FIND YOUR THING
This is one of the things Marissa Mayer has mentioned for how to prevent burnout and I have found it to ring exceptionally true. What do you need to do for yourself every week to keep your sanity? For me that’s running a few hours per week and seeing the occasional electronic dance music show with my cofounder. These things leave me feeling more energized and happier, something you can’t often say about attending lots of tech meetups and conferences.
WHAT’S YOUR PLAN?
Pick some sort of task/project management tool and use it. Whether it’s Trello, Hackpad, Asana, Flow, Sprintly or what have you — just pick one. Keep track of every idea, feature request or bug but rigorously prioritize. Do not allow anyone else to use their own system, because they’ll never check the company Asana and always be one step behind.
Not sure if it’s worth your time to fix something right now? Hiten Shah of KISSmetrics once told me something a few years ago that stuck:
For those customers that email about small feature requests or tweaks: Don’t fix it until you get one passionate user complaining about it/emailing you an essay.
One thing I learned about myself is that if we set an amount of time a new feature or update should take, I’m more likely to think through everything involved and spec out all the steps. This applies for at least anything that touches the UI. For example, we recently designed and built a new share page for the new Picplum. When I first started working on it, I was in the mindset that this was going to be a simple afternoon project that I would just hook up with current layouts and maybe extending one Backbone view. Easy.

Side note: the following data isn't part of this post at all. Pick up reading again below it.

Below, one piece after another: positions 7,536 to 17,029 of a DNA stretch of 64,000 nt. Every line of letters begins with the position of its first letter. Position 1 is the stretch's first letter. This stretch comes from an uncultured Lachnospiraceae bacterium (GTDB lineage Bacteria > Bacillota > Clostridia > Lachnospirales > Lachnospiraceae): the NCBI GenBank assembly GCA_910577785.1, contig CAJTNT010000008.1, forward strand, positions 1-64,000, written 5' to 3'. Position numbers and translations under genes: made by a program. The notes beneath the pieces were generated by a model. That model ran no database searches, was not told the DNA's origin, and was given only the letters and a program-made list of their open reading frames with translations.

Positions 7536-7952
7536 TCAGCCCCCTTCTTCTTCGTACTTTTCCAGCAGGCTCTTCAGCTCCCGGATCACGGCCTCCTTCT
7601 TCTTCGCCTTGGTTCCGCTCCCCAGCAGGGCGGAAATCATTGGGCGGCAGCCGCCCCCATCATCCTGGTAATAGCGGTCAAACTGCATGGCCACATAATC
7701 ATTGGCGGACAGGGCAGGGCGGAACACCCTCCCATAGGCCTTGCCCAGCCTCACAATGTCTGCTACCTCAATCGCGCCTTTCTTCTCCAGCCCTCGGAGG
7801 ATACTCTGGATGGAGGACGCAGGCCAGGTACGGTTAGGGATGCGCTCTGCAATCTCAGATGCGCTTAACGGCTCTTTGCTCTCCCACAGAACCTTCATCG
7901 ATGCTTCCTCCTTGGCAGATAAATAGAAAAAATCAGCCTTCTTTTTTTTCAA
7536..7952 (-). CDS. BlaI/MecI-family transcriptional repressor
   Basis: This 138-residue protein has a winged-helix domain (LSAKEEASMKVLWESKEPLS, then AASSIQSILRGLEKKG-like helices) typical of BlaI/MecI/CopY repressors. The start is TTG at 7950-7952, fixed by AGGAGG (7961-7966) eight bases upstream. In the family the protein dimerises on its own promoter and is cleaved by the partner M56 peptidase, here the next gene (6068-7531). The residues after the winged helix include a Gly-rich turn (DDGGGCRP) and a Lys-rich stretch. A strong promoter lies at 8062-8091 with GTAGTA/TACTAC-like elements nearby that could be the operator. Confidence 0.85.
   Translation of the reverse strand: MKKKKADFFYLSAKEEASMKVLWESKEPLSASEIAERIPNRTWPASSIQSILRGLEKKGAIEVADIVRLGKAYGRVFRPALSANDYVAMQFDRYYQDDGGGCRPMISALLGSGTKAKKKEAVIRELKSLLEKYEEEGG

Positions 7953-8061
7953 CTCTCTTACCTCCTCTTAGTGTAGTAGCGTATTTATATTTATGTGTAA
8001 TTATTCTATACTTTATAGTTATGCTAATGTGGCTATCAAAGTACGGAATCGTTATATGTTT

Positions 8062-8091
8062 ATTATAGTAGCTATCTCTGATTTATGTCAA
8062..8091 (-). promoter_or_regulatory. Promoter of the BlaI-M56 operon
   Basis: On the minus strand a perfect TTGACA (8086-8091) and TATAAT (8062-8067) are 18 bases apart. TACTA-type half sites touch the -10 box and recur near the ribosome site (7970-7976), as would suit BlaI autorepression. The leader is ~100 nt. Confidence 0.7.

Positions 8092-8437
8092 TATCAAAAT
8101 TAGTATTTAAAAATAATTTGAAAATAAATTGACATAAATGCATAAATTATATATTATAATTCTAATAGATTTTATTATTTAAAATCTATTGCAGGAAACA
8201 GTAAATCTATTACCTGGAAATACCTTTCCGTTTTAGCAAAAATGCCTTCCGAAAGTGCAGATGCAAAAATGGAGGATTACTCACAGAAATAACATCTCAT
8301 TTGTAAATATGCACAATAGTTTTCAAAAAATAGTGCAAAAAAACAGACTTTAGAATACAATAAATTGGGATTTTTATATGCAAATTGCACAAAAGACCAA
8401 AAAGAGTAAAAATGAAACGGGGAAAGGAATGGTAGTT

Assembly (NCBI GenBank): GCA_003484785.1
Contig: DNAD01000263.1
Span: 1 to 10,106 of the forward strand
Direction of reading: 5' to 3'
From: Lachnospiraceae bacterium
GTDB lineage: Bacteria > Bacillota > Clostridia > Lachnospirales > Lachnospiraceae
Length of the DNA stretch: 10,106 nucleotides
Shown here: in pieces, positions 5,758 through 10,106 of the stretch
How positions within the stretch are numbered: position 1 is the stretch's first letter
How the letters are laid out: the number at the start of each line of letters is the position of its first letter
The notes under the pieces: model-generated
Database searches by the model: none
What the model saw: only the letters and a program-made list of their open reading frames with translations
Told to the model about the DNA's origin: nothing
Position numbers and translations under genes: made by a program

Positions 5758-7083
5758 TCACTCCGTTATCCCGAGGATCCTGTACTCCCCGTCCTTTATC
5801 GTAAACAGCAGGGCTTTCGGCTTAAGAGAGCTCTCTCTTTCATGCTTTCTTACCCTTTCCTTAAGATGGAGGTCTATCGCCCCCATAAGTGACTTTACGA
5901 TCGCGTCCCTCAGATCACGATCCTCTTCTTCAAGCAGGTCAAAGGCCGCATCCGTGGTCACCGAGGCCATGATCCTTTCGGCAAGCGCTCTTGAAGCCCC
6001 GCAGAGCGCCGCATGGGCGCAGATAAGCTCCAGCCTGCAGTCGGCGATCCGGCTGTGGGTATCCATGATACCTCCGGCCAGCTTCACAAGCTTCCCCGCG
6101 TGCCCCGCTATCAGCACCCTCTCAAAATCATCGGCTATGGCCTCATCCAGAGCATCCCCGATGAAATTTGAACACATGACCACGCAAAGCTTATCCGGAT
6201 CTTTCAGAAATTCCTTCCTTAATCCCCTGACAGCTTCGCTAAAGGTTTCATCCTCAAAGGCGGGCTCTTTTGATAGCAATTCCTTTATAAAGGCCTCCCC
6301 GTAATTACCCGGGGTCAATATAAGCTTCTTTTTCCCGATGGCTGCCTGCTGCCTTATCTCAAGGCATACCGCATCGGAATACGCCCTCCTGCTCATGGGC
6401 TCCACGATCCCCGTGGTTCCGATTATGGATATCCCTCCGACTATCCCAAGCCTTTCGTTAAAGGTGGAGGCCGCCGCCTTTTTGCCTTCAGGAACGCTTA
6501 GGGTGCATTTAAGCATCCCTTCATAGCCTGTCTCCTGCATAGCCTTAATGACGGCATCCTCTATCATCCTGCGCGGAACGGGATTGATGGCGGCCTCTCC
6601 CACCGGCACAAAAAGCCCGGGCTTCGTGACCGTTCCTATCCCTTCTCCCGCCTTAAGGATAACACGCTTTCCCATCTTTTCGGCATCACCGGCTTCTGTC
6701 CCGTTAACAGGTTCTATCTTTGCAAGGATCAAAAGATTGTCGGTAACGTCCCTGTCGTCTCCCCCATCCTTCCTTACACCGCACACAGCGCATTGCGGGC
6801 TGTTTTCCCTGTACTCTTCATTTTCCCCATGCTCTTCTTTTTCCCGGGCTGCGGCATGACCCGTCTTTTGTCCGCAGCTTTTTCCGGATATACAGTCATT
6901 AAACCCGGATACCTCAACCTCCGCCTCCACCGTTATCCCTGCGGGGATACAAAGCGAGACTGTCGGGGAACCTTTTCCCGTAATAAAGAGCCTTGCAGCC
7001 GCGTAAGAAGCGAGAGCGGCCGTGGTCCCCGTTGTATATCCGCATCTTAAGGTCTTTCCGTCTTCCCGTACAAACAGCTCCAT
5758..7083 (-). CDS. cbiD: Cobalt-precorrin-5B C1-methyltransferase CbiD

While that could have been the route we took, we decided to take a step back and define the goal of this page. What was the first thing we wanted the user to do? Did it need to use the same layout as other pages? What followed was a productive 30 minute product chat with some sketches that resulted in a much better idea of what we wanted the user to experience. I mocked up 5 variations in Photoshop, had quick back & forths on the designs then built the one we decided on.
By mentally setting the length of this task from a hasty “I need to push this tonight” to a more effective “lets plan this out and take more time if necessary” the end result was much more robust. A better product and better code that you won’t have to end up rewriting twice later on.
The opposite of this is spending days or weeks “planning” a single feature and feeling like that is actual work. Thinking about how to do something won’t actually get it built. I’ve seen one too many startups that are way too happy about all the notes they’ve scribbled down over the last week about what they want to do. Just go do them, and surprise me when you’re making real progress.
GET MORE FEEDBACK
I used to do this all the time: I’d spend hours or days building what I thought was the perfect feature only to realize my cofounder and I had different thoughts on how it should all piece together.